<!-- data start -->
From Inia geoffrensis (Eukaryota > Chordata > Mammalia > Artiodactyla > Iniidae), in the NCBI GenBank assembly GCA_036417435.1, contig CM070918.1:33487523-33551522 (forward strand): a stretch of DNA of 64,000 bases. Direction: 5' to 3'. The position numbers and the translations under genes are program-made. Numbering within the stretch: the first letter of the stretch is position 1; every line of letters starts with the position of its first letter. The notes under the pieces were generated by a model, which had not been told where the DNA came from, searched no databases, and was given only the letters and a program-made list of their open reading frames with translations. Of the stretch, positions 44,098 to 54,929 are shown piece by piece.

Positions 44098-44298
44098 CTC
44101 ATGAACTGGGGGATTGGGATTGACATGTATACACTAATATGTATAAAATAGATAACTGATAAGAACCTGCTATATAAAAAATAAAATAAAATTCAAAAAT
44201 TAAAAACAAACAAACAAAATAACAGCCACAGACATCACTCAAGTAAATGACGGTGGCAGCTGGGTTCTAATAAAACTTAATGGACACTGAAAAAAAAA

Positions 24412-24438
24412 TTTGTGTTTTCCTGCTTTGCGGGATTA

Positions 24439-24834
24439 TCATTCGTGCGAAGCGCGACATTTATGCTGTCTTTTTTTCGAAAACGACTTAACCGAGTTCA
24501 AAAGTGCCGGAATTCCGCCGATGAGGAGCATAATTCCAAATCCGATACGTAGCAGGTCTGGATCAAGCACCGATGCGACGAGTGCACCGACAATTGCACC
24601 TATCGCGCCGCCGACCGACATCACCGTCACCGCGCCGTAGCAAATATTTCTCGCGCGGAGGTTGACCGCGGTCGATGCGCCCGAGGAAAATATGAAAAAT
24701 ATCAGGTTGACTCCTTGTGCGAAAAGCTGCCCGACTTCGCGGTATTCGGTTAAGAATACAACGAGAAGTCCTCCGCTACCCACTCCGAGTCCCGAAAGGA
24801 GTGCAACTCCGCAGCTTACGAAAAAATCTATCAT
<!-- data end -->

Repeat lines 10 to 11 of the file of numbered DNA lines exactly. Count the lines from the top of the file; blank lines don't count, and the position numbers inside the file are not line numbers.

24501 AAAGTGCCGGAATTCCGCCGATGAGGAGCATAATTCCAAATCCGATACGTAGCAGGTCTGGATCAAGCACCGATGCGACGAGTGCACCGACAATTGCACC
24601 TATCGCGCCGCCGACCGACATCACCGTCACCGCGCCGTAGCAAATATTTCTCGCGCGGAGGTTGACCGCGGTCGATGCGCCCGAGGAAAATATGAAAAAT